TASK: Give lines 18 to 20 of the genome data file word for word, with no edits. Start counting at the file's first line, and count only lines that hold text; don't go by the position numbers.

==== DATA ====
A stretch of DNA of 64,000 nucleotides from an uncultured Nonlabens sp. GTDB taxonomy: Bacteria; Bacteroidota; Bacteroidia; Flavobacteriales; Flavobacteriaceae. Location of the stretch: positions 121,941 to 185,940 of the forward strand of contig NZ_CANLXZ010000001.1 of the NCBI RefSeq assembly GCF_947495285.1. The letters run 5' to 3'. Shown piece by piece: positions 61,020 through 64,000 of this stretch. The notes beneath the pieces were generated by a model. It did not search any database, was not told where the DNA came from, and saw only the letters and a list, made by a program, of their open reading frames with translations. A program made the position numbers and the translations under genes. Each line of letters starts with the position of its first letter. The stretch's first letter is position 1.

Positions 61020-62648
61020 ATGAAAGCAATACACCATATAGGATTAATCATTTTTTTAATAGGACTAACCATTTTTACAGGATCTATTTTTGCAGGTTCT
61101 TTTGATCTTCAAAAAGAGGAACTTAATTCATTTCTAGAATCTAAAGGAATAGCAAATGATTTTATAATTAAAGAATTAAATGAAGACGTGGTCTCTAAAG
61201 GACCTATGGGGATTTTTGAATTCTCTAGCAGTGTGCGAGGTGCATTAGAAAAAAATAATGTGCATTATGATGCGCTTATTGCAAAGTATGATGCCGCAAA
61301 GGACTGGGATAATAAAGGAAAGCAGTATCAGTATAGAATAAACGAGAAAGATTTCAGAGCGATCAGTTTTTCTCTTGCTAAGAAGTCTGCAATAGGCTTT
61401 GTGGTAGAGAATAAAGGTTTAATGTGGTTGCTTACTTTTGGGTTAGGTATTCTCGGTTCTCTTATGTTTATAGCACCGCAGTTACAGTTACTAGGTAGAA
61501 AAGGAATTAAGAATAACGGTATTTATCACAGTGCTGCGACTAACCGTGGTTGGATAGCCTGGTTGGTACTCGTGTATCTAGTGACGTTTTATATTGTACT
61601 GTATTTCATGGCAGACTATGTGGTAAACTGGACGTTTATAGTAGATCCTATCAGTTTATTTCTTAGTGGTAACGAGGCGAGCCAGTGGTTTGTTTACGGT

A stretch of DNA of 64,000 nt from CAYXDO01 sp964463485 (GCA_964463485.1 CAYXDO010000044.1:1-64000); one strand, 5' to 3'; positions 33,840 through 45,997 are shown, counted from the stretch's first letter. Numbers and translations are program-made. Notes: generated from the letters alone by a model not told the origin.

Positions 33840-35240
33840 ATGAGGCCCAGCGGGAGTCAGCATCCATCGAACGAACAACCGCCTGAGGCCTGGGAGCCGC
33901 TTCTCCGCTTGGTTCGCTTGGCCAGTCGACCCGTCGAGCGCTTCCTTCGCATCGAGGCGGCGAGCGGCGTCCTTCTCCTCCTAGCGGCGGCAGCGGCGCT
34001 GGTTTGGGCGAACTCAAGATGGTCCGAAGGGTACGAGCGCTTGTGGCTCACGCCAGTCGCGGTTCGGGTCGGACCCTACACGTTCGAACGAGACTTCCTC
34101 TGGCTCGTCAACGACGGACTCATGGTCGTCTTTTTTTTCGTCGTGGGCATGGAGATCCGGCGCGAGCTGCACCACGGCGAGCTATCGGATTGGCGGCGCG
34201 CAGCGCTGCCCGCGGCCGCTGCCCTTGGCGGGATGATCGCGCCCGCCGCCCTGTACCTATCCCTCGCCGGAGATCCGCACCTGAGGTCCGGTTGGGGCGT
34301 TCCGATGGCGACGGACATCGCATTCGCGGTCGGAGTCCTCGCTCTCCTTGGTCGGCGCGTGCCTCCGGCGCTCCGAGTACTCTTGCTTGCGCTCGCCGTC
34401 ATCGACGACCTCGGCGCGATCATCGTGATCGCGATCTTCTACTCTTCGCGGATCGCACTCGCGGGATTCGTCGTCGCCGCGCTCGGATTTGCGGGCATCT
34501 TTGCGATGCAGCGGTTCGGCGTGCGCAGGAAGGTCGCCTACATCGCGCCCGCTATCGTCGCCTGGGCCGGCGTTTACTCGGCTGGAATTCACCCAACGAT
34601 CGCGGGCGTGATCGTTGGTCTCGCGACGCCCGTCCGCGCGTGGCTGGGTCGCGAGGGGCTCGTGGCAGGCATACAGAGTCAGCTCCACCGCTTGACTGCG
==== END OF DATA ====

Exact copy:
34401 ATCGACGACCTCGGCGCGATCATCGTGATCGCGATCTTCTACTCTTCGCGGATCGCACTCGCGGGATTCGTCGTCGCCGCGCTCGGATTTGCGGGCATCT
34501 TTGCGATGCAGCGGTTCGGCGTGCGCAGGAAGGTCGCCTACATCGCGCCCGCTATCGTCGCCTGGGCCGGCGTTTACTCGGCTGGAATTCACCCAACGAT
34601 CGCGGGCGTGATCGTTGGTCTCGCGACGCCCGTCCGCGCGTGGCTGGGTCGCGAGGGGCTCGTGGCAGGCATACAGAGTCAGCTCCACCGCTTGACTGCG